OMAHA, Neb. (WOWT) — Lincoln police have been briefed on a devastating accident over the weekend that killed six people thanks to the latest iPhone technology.
Lincoln Police said this week the car was traveling at high speed when it crossed the street and collided with a tree in an east Lincoln neighborhood.
“I put on a pair of shoes real quick and came outside to see this horrible car that was wrapped around the tree,” Brad Bartak said in an interview with 6 News on Sunday. The car crashed into the tree in his front yard.
“I responded immediately, another gentleman came down the street and helped me, someone, a friend of my daughter’s, called 911,” he said.
That 911 call came just minutes after the accident, but the Lincoln Police Department was already aware of it.
“The first call that came in on this particular incident was from an Apple 14,” says Jessica Loos, communications manager at the LPD 911 call center.
An iPhone belonging to a passenger in the car itself called 911 after detecting the impact of the crash.
“The owner of this iPhone was in a serious car accident and is not responding to his phone,” says an automated voice in the 911 call recording.
It’s a new feature on the iPhone 14. A 20-second countdown begins after a crash. If no one cancels it, it calls emergency services.
“So the call is actually like any other call at first,” says Loos. “The difference with this is that the technology provides the dispatcher with the information, rather than the dispatcher being able to ask the necessary questions to determine the location.”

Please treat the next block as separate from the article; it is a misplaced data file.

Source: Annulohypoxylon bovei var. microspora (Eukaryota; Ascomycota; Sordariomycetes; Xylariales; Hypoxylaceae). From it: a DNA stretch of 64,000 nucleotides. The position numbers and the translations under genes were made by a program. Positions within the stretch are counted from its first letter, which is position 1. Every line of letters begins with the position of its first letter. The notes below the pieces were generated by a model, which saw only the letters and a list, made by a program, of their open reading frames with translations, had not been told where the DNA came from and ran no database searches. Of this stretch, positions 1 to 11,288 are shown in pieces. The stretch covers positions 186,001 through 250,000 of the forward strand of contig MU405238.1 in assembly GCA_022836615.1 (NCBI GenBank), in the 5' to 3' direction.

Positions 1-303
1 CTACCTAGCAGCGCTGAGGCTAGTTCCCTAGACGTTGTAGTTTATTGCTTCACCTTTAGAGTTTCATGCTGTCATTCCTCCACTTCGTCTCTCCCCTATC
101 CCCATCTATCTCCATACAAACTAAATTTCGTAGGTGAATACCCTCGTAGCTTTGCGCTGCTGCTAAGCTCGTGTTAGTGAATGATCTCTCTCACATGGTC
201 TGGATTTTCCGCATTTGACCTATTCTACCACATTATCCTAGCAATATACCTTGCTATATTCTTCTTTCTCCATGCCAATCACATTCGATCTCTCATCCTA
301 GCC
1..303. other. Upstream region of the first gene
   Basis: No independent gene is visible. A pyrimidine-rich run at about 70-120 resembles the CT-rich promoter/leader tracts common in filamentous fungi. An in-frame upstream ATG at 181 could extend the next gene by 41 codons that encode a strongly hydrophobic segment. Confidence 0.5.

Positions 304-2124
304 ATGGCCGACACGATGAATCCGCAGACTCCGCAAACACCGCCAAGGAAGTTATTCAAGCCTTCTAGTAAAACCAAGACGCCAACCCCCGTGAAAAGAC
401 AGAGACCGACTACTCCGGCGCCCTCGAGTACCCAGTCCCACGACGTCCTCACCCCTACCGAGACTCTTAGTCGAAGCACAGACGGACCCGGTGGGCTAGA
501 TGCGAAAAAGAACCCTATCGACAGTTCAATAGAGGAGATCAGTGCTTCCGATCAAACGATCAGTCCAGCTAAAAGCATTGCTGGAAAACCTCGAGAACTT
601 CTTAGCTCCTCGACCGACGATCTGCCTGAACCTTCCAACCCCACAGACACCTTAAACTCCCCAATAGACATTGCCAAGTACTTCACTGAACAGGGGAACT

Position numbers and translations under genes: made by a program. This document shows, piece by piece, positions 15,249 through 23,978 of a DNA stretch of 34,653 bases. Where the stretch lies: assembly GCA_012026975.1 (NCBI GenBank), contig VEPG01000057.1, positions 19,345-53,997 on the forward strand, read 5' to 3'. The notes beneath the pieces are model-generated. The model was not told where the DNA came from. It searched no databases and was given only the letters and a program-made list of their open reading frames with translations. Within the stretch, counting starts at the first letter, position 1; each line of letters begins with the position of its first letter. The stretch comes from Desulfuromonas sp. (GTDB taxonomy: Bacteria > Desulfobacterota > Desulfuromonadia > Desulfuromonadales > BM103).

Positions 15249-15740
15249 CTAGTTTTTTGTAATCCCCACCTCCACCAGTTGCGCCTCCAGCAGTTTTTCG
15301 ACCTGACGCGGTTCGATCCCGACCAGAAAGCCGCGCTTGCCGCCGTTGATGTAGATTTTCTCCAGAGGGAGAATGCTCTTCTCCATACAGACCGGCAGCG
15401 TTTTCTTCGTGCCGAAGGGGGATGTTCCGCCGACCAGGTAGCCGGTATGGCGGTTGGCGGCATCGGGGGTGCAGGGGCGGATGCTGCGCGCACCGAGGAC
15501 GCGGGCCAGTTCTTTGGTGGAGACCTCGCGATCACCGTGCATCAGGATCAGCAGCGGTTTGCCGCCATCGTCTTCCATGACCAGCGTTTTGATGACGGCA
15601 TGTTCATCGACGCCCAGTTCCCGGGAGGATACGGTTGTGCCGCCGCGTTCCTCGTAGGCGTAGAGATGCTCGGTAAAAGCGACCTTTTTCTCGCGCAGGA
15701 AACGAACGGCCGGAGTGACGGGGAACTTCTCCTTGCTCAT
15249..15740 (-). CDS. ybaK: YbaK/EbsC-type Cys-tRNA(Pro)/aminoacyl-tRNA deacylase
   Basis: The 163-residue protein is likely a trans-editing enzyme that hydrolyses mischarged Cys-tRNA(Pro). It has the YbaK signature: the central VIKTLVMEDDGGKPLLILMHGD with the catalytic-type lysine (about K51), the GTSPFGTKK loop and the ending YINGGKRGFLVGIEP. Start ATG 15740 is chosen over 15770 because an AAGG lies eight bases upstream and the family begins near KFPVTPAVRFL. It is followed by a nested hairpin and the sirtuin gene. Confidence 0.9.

The automatic recording continues: “The emergency location is latitude 40.8058, longitude -96.6433 with an estimated search radius of 36 meters. This message will be repeated in five seconds.”
According to Loos, there are other techs and apps that are similar, and they’re getting calls from the tech on an almost regular basis.
But this was the first time a call had come directly from an iPhone. According to Loos, the device was able to provide first responders with almost the exact location of the crash.
“When we split the latitude and longitude from the Apple device, the plot of this location was very close to the actual accident, you’re looking directly across the street.”
Loos is excited about the spread of this type of technology. She remembers the days before there were those calls.
“It’s really remarkable to see that these technologies didn’t exist when I originally started this career,” she says. “Those who have served in this capacity for our communities for any length of time can recall moments in our past in those careers where you answer a phone call and there’s silence on the other end of the line, you have no information, you We’re really just hoping that something in the background lets you know where this call is coming from or what the need is.”
Although the outcome of Sunday’s crash was devastating, Loos says the technology can still be life-saving by sharing where help is needed.
“This technology, as it evolves, not only empowers the user to share that information, but empowers the telecoms specialist on the front lines to get an immediate response there.”
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